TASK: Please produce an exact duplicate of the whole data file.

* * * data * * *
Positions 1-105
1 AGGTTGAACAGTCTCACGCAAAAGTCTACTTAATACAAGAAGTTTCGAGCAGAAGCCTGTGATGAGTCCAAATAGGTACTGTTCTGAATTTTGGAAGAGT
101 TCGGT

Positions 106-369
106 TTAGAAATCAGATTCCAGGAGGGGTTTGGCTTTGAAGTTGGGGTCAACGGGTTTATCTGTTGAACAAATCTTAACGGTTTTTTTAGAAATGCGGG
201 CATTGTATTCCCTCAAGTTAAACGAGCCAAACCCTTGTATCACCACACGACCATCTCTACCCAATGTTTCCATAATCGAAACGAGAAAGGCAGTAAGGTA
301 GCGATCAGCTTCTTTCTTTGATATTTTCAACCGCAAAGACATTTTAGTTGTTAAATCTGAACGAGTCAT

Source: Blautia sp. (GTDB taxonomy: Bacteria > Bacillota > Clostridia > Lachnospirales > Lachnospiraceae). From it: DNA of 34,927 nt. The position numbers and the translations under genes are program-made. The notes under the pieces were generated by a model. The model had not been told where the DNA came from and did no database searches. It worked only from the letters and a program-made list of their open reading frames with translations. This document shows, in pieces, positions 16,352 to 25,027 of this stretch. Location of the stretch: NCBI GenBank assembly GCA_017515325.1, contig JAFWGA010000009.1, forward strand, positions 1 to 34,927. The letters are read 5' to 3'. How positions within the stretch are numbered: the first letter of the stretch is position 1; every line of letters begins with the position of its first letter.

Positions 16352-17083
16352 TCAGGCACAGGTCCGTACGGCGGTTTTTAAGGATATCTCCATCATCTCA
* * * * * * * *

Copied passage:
Positions 1-105
1 AGGTTGAACAGTCTCACGCAAAAGTCTACTTAATACAAGAAGTTTCGAGCAGAAGCCTGTGATGAGTCCAAATAGGTACTGTTCTGAATTTTGGAAGAGT
101 TCGGT

Positions 106-369
106 TTAGAAATCAGATTCCAGGAGGGGTTTGGCTTTGAAGTTGGGGTCAACGGGTTTATCTGTTGAACAAATCTTAACGGTTTTTTTAGAAATGCGGG
201 CATTGTATTCCCTCAAGTTAAACGAGCCAAACCCTTGTATCACCACACGACCATCTCTACCCAATGTTTCCATAATCGAAACGAGAAAGGCAGTAAGGTA
301 GCGATCAGCTTCTTTCTTTGATATTTTCAACCGCAAAGACATTTTAGTTGTTAAATCTGAACGAGTCAT

Source: Blautia sp. (GTDB taxonomy: Bacteria > Bacillota > Clostridia > Lachnospirales > Lachnospiraceae). From it: DNA of 34,927 nt. The position numbers and the translations under genes are program-made. The notes under the pieces were generated by a model. The model had not been told where the DNA came from and did no database searches. It worked only from the letters and a program-made list of their open reading frames with translations. This document shows, in pieces, positions 16,352 to 25,027 of this stretch. Location of the stretch: NCBI GenBank assembly GCA_017515325.1, contig JAFWGA010000009.1, forward strand, positions 1 to 34,927. The letters are read 5' to 3'. How positions within the stretch are numbered: the first letter of the stretch is position 1; every line of letters begins with the position of its first letter.

Positions 16352-17083
16352 TCAGGCACAGGTCCGTACGGCGGTTTTTAAGGATATCTCCATCATCTCA